What is chitting potatoes all about: a step-by-step guide
Safety note: The green parts on potatoes (including green skin and any green sprouts) are poisonous and should not be consumed. A greenish tint on potatoes indicates the presence of solanine, a neurotoxin that may cause headaches, nausea, and in severe cases, death. Children are more susceptible to becoming ill from green potatoes. Always remove all green portion of potatoes before cooking. If in doubt, toss them!
If you’re ready to get started, gather your seed potatoes and let’s begin!
- Inspect potatoes: Every potato has what’s called a “rose” end: a side that has the most eyes or buds. Place this side facing up.
- Gather boxes or egg cartons: Place potatoes in a single layer in a shallow box, or egg carton container. If you shop at Costco, those shallow “flats” or boxes you get work well. Egg cartons also work great as they hold each individual spud in place.
- Place in a cool room away from direct sunlight: It’s important to select the right spot to place your potatoes to encourage sprouting. If temperatures are too warm and there’s not enough light, you’ll get lack-luster leggy, pale sprouts. Aim for a cool (but frost-free) room with moderate sunlight.
- Wait 4–6 weeks: After several weeks, you should have shoots that are around 2 inches (5 centimeters) long. If you’re planting earlies, you may want to select the four strongest roots and rub the rest off; there’s no need to do this however if you’re planting maincrop seed potatoes.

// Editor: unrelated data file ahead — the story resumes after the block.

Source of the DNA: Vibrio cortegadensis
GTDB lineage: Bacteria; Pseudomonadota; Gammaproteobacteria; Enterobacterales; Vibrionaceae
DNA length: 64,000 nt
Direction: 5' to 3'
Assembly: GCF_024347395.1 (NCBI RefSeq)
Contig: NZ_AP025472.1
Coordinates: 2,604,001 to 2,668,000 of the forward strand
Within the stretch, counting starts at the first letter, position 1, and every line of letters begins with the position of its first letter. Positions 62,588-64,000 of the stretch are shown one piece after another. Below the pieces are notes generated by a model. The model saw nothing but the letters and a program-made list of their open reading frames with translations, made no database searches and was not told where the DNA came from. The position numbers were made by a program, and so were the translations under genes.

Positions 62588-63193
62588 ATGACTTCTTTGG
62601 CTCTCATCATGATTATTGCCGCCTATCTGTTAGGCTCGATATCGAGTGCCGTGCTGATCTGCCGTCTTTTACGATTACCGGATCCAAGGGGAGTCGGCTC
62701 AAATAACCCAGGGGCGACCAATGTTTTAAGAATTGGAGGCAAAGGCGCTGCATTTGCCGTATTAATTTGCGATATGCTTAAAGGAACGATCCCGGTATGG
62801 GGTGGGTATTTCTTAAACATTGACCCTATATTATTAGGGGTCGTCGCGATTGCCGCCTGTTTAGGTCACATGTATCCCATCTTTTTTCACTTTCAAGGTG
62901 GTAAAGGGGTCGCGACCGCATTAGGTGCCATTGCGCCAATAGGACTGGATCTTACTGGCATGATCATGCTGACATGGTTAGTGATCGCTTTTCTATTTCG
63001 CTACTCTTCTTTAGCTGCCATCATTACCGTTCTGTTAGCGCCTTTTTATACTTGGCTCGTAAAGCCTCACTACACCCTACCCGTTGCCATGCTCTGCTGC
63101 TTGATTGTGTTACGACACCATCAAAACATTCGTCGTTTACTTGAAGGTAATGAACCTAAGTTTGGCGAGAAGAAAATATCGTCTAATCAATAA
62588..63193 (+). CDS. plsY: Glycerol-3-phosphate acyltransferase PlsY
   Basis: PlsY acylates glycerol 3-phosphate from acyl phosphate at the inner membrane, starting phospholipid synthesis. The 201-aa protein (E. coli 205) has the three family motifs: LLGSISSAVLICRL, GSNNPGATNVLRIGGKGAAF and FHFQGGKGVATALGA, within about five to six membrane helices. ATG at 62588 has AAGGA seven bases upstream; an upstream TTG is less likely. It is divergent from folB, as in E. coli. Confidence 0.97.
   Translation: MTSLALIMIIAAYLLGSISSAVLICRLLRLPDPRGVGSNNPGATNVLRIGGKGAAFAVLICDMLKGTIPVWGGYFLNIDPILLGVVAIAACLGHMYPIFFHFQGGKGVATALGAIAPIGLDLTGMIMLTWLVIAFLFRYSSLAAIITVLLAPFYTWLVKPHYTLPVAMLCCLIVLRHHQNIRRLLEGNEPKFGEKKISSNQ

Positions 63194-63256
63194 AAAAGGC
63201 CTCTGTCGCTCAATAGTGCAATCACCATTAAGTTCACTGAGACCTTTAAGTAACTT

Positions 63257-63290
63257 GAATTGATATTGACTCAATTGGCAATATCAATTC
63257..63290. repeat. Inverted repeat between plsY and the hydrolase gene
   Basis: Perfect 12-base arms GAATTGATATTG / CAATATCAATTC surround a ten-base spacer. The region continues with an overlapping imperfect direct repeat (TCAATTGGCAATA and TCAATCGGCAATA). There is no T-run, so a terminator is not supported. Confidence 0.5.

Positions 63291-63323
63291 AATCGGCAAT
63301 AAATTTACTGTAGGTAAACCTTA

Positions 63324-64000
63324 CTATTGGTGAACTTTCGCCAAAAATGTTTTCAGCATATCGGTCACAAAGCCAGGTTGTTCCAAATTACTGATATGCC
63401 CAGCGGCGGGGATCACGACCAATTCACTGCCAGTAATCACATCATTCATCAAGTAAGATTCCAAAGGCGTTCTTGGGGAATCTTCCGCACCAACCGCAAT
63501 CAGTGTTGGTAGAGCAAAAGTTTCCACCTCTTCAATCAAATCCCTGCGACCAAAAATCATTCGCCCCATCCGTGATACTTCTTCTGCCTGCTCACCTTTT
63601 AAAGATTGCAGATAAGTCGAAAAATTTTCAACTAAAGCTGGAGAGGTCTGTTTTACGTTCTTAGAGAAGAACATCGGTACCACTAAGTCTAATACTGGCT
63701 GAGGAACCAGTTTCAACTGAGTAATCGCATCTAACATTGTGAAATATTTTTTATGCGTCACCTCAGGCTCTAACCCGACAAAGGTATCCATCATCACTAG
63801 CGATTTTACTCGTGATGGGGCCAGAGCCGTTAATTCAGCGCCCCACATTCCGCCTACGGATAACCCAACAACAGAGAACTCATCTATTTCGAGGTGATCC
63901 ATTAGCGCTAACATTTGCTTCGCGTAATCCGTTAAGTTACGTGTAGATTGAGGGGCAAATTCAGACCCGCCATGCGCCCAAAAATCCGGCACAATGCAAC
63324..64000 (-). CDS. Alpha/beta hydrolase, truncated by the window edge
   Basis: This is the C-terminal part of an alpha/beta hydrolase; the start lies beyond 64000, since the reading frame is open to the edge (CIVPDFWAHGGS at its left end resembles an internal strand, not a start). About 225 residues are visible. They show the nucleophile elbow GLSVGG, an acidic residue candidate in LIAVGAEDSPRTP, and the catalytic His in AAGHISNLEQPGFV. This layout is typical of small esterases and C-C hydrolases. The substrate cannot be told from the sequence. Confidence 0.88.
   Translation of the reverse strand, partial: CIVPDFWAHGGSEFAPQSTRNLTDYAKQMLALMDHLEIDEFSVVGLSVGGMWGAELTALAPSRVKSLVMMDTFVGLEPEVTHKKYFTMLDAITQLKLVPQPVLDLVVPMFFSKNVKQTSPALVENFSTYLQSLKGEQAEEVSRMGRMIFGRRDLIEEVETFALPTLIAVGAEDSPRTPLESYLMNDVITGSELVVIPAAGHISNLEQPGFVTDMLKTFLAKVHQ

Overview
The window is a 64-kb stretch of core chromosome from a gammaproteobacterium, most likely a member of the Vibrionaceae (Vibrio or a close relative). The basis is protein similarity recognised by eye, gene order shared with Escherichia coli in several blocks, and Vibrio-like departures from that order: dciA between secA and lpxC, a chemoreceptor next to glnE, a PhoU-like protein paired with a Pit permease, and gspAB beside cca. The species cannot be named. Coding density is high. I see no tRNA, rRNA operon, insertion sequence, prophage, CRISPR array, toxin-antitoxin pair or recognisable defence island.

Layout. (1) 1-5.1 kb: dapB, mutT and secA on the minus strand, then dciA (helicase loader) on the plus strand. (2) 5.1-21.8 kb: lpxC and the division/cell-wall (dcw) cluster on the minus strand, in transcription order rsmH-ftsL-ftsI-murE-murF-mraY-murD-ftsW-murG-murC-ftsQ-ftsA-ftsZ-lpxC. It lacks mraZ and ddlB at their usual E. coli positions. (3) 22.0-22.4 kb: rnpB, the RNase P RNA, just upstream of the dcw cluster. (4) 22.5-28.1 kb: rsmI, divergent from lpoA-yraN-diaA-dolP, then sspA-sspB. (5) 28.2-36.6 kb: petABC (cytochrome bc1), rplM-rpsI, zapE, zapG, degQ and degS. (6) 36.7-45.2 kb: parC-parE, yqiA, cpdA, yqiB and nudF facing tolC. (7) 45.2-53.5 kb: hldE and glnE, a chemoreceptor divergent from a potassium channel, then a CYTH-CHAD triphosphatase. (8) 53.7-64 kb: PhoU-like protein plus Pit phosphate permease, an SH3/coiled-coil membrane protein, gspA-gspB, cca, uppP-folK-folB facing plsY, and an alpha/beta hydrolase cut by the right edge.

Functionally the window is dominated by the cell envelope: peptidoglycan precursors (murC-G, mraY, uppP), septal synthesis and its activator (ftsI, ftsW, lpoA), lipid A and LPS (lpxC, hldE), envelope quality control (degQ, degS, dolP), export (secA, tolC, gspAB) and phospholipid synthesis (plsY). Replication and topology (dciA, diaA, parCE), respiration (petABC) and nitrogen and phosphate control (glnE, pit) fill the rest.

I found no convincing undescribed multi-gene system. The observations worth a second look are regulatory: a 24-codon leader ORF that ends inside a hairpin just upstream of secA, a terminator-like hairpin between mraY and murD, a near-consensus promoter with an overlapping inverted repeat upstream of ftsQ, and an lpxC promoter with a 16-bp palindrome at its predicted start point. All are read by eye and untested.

How to plant chitted potatoes
Now that you’ve successfully greensprouted your potatoes, you’ll want to plant them.
Whole vs. cut
Now the next step is to decide if you want to plant them whole vs. cut. If you have a batch of smaller potatoes (the size of an egg, for example), it’s best to plant whole.
If you have larger potatoes, you could get away with cutting into smaller chunks. Make sure each potato chunk contains at least one or two eyes.
Tip: Remember, each eye or sprout needs a sufficient size chunk of potato to promote healthy growth. If you cut your chitted potatoes into miniscule pieces, they won’t grow. Each potato piece should be at least the size of a chicken egg.
Curing seed potatoes
If you’ve cut your seed potatoes into chunks, you’ll want to cure them anywhere from several days to a week to allow them to harden and firm up before planting. This prevents them from rotting.
Curing cut seed potatoes is especially important if you live in an area prone to potato diseases.